As a huge sports fan I’m biased on this topic, but I truly believe that there’s a lot to learn from sports outside of the final score of a game or how Team X matches up against Team Y. And I guarantee you that all you need to do is watch some of these March Madness games to understand what the tournament – and your career and your life – should be: enjoyable.
2015 is well under way and through this blog, we have picked up right where we left off last year: continuing to provide you with our unique commentary on the key trends making headlines in the communications industry. However, one burning question has remained constant among the readers of Above the Fold – what happened to the B&O Street Insights?
As many of you may recall, my colleague Bill Rundle and I launched B&O Street Insights last year to pay homage to old-school rap – but also to uncover the hidden PR messages often buried beneath the rhymes, fat gold chains and Kangol hats. Although the knowledge from the streets has been on hiatus, I’m pleased to announce the re-launch of B&O Street Insights taking place in the first half of this year. Bill and I appreciate everyone’s continued support during our time away, as we hunkered down in the lab for weeks and months, gathering a refreshing set of lyrical PR magic.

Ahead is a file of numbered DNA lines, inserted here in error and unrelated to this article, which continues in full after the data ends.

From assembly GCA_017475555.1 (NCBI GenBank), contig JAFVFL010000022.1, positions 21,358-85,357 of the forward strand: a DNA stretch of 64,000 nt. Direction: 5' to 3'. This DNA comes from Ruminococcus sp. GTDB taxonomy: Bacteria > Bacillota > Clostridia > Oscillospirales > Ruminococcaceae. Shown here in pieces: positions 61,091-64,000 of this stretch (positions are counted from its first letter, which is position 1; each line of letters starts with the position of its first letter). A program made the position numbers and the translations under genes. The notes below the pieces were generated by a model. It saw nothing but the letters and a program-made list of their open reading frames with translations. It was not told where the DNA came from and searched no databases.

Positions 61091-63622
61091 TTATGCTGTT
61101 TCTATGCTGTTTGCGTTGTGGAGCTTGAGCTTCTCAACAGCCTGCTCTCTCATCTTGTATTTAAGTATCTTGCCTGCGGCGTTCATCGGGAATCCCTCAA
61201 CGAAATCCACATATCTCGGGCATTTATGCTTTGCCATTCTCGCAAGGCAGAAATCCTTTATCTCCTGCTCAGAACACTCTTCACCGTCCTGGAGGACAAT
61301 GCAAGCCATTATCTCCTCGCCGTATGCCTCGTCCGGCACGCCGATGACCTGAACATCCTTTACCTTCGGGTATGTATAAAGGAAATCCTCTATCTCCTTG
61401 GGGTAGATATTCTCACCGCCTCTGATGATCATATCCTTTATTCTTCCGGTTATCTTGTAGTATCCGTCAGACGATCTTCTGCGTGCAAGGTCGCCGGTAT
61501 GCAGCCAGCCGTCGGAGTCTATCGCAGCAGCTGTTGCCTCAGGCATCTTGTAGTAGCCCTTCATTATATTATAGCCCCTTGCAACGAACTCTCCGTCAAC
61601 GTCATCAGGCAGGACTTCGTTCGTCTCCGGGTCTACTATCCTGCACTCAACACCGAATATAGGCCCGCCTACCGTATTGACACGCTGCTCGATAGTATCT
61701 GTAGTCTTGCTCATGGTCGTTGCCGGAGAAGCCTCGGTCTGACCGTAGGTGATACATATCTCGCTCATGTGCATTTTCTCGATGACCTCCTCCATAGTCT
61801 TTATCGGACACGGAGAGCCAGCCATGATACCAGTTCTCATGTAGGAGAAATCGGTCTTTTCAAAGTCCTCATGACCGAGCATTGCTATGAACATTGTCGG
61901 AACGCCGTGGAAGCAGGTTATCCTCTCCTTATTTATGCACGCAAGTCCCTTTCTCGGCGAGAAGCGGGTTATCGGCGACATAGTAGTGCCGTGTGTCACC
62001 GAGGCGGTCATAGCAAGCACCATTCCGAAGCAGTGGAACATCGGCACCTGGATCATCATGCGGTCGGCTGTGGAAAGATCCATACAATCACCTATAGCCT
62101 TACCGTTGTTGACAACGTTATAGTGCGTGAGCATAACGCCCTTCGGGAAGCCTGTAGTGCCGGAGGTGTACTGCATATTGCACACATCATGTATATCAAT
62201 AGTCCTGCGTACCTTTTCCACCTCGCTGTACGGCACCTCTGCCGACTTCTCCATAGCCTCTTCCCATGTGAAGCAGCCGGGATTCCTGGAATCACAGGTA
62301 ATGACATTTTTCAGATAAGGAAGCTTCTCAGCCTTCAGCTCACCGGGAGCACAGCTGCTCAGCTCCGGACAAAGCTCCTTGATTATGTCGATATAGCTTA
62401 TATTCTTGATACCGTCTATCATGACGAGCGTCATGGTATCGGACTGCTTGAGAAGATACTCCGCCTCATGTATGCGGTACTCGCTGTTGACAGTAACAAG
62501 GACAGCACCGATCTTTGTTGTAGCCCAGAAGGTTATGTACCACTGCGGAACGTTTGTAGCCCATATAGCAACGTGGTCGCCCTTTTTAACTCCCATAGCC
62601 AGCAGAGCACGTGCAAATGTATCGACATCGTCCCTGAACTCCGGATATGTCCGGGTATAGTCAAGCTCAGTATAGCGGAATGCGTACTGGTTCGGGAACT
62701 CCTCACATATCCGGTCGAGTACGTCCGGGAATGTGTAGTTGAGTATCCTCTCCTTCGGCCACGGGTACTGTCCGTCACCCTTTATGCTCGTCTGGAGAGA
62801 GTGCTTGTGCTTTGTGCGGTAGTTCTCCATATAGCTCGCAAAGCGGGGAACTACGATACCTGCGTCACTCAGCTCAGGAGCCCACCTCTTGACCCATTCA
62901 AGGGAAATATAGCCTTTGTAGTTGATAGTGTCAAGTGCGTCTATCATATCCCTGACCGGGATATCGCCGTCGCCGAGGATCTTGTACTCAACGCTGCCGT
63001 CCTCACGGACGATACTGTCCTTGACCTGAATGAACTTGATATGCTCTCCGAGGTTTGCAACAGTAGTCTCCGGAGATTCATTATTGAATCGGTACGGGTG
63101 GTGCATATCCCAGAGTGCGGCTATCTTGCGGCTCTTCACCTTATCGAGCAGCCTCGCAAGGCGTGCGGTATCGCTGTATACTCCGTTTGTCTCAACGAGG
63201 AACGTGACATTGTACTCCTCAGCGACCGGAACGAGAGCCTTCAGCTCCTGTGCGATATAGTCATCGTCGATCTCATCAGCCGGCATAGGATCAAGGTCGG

For a preview of the 2015 edition of B&O Street Insights, we turn to one Malik Isaac Taylor, more commonly known as “Phife Dawg” from the acclaimed hip-hop group A Tribe Called Quest. In the 1991 arrangement entitled “Check the Rhime,” Mr. Taylor provides his recommendations on launching a new venture and the importance of a strong executive bench:
Now here’s a funky introduction of how nice I am
Tell your mother, tell your father, send a telegram
I’m like an Energizer cause, you see, I last long
My crew is never ever wack because we stand strong
– Malik Isaac Taylor
We all know the saying, “you only get one chance to make a first impression.” While a company launch can be an exciting time, Mr. Taylor reminds PR practitioners that the birth of a new company should be communicated with confidence and vigor and validated with strong leadership.
As Taylor so eloquently suggests, a business’s coming out party should start with a dynamic and personable CEO and be backed by a strong executive team which sets the company’s foundation for a long and fruitful existence. The presence of a strong C-Suite should then be communicated to all of the relevant media audiences including one’s parents, legal guardian or caregiver.
Introducing a new company must be accompanied with a bit of confidence and moxy from the CEO
The staying power of a new company or venture should be communicated to one and all
Be sure to highlight the existence of a strong executive team that is in it for the long haul
Since the telegram has obviously been replaced by more real-time communication avenues, Mr. Taylor should be applauded for his dry wit
Every December, my brothers and I gather with our parents on our farm in Missouri to ring in the New Year with some serious fireworks. There’s something cleansing about blowing things up — a reminder that in the wake of creative destruction, a blank canvas emerges, paving the way for new possibilities.